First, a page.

A new way to count white sharks

  • Sharks
Years funded
  • 2022
  • Archived
Project types
  • Conservation
  • Research
  • School of Aquatic and Fishery Sciences-University of Washington

Anna is collecting genetic information from white shark fin clips to assess this species’ population size in South Africa. Using close-kin mark-recapture analysis instead of traditional methods, she hopes to provide an accurate account of South Africa’s white shark population size. She also aims to develop a monitoring protocol that can use genetic samples collected during shark net and drumline patrols by the KwaZulu-Natal Sharks Board. This information is needed in South Africa, where the conservation of a protected species is balanced against concerns about bather safety, and where sharks are caught in bather protection gear.

A new way to count white sharks

Anna Simeon

Project leader
About the project leader

My interest in the ocean began when I was growing up in Alaska, where I was lucky enough to spend lots of time on the water and among the region’s coastal communities. I always knew that I wanted to study marine ecosystems, but my scientific journey has been anything but straightforward.
My first real foray into research was during an internship in the Caribbean, studying the ecology of coral reefs. Intrigued by the tropics, I moved to Guam to complete my Master’s degree and launched diving expeditions to Micronesia, Japan and the Mariana Islands to collect samples of marine plants...

Project details

Estimating South African Great White Shark (Carcharodon carcharias) Population Size using Close-Kin Mark Recapture

Key objective

To estimate the size of South Africa’s great white shark population by means of the innovative method of close-kin mark-recapture analysis, which uses genetic relatedness of the individuals sampled.

Why is this important

South Africa’s great white sharks Carcharodon carcharias present a unique case study of the complicated politics surrounding human–wildlife interactions. Measures to protect swimmers, such as the shark nets maintained by the KwaZulu-Natal Sharks Board, are a fine trade-off between the public desire for accident prevention and the conservation of viable shark populations. Accurate population estimates are required to keep this balance, and this project uses genetic information from routinely collected fin clips to provide that information.


South Africa’s great white sharks have been protected from targeted fishing since 1991 and the need to monitor their population has been highlighted by the South African government, but recent robust population estimates are unavailable and new ones are difficult to obtain. To date, research on the population of great white sharks in South Africa has relied on traditional mark-recapture methods, which depend on tagged animals being ‘recaptured’ to produce population estimates. The first study of this kind used dart tags to mark adult sharks, whereas others have used individual dorsal fin markings as ‘tags’ to estimate population size. Each of these methods requires extensive field work, which makes them expensive to continue.
In contrast to traditional mark-recapture studies, a close-kin mark-recapture analysis relies on genetic markers to identify parent–offspring pairs that constitute a ‘recapture’ of the parental individual. Because the ‘tag’ is contained within the individual’s genetic data, each animal needs to be encountered only once and therefore does not have to be recaptured or seen again. The KwaZulu-Natal Sharks Board’s programme of maintaining devices to protect swimmers requires frequent monitoring of its nets and drumlines, which means that there are regular opportunities for additional samples to be collected. These future samples can be sequenced, added to the existing genetic data already collected for this study and used for population monitoring.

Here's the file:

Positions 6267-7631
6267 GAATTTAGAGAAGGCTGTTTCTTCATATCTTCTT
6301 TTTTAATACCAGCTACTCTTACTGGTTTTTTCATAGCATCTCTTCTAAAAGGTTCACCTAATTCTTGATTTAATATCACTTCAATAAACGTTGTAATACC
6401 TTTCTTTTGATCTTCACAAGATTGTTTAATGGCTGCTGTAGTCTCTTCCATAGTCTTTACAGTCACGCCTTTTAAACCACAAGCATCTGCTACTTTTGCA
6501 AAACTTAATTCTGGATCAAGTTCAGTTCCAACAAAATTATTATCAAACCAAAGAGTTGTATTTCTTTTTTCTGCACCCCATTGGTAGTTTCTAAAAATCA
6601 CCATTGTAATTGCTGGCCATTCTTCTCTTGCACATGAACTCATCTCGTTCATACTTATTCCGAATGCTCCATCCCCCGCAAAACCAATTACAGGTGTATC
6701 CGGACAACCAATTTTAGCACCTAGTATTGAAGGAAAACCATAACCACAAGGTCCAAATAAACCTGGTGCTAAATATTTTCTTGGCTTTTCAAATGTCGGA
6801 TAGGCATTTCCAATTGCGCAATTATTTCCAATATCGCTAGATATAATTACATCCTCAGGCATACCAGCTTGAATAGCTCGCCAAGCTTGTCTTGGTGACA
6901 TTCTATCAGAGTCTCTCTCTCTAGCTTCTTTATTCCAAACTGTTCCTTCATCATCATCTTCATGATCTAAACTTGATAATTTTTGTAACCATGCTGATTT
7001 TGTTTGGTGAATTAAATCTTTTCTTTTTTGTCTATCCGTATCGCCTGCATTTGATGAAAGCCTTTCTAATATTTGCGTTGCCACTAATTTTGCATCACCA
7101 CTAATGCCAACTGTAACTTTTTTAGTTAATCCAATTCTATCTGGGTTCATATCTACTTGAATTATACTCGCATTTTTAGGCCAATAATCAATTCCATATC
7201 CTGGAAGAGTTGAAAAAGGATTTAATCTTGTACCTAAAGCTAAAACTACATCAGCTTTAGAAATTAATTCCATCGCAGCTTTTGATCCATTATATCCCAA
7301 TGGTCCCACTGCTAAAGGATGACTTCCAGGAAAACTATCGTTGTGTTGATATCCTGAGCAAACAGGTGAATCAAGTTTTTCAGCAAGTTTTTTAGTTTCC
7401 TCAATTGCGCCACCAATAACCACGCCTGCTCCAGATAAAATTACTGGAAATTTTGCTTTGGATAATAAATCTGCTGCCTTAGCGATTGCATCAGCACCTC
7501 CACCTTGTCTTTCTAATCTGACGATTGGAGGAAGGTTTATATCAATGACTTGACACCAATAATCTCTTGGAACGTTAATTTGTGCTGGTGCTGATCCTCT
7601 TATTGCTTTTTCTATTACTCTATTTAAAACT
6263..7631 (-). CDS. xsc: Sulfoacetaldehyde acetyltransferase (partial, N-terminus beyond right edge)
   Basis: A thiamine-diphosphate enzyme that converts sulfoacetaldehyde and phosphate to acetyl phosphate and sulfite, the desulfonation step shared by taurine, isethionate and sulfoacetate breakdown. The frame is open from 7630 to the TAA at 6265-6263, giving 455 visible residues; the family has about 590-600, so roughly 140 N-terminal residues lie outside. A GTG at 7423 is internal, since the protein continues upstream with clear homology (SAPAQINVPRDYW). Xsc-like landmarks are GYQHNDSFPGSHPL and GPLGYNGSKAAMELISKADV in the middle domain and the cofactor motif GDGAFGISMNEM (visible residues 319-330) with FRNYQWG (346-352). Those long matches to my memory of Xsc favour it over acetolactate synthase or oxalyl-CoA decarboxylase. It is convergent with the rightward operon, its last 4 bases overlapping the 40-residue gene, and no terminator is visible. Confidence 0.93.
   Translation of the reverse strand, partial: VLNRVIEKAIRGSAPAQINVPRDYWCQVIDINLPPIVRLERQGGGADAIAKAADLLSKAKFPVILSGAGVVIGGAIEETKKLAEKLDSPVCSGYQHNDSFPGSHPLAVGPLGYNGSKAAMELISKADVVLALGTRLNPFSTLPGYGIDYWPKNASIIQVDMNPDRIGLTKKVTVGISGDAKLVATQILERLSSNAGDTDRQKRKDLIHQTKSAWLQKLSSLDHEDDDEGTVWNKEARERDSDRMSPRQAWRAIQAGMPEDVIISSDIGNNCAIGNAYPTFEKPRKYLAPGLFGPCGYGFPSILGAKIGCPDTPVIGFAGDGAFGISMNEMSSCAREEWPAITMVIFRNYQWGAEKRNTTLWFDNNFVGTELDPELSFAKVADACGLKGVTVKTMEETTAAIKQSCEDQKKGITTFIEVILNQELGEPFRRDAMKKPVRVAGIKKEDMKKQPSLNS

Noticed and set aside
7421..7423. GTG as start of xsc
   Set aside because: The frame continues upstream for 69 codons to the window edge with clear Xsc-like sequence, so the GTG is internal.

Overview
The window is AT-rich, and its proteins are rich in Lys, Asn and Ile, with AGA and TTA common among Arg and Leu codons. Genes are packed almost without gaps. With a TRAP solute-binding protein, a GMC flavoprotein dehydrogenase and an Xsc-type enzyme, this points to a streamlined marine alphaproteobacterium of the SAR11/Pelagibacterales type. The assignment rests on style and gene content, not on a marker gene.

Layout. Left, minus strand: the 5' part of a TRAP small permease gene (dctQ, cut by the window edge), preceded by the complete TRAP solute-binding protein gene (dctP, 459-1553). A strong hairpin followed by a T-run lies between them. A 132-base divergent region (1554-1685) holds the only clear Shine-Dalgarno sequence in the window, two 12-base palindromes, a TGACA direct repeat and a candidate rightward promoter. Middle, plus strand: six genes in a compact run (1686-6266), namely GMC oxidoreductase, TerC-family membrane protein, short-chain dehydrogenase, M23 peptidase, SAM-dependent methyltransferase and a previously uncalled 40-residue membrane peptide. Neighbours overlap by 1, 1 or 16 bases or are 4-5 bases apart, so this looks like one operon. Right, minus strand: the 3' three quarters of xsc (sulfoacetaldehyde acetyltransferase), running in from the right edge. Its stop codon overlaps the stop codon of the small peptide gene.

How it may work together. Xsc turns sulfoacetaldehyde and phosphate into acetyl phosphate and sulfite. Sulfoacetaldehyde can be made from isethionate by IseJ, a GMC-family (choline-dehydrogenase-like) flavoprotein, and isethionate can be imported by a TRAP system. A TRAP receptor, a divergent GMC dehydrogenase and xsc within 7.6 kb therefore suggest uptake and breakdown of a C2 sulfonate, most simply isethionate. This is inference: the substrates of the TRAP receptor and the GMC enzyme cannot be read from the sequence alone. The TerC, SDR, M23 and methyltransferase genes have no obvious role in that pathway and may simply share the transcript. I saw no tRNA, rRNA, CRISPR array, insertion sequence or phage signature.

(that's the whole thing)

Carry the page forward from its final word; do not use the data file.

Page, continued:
Aims & objectives
  • To determine the population of great white sharks in South African waters by using close-kin mark-recapture analysis.
  • To establish a protocol for future population monitoring using genetic samples routinely collected during shark net and drumline patrols. These data, which are critical for the KwaZulu-Natal Sharks Board’s goal to balance conservation and public safety, will provide crucial information for future policy and conservation decisions.


Summary of main research results/outcomes 

Management of Great White Sharks in South Africa currently lacks accurate population size estimates, which is essential for effective conservation strategies. Here, we applied close-kin mark-recapture to 78 shark samples collected from the KZN Sharks Board bather protection program to estimate population size. From the genetic data of these samples, we discovered that nearly half of these samples were related in some way. While surprising, these relatively large groups of related individuals suggested violation of key assumptions of the approach, and so any population estimates have to be taken with caution. Nevertheless, large family groups increase the potential for inbreeding and inbreeding depression, which may be detrimental to population viability. Further research into the movement patterns and connectivity of sharks between sites along the South African coast as well as the cause of large family groups are needed to establish firm management recommendations.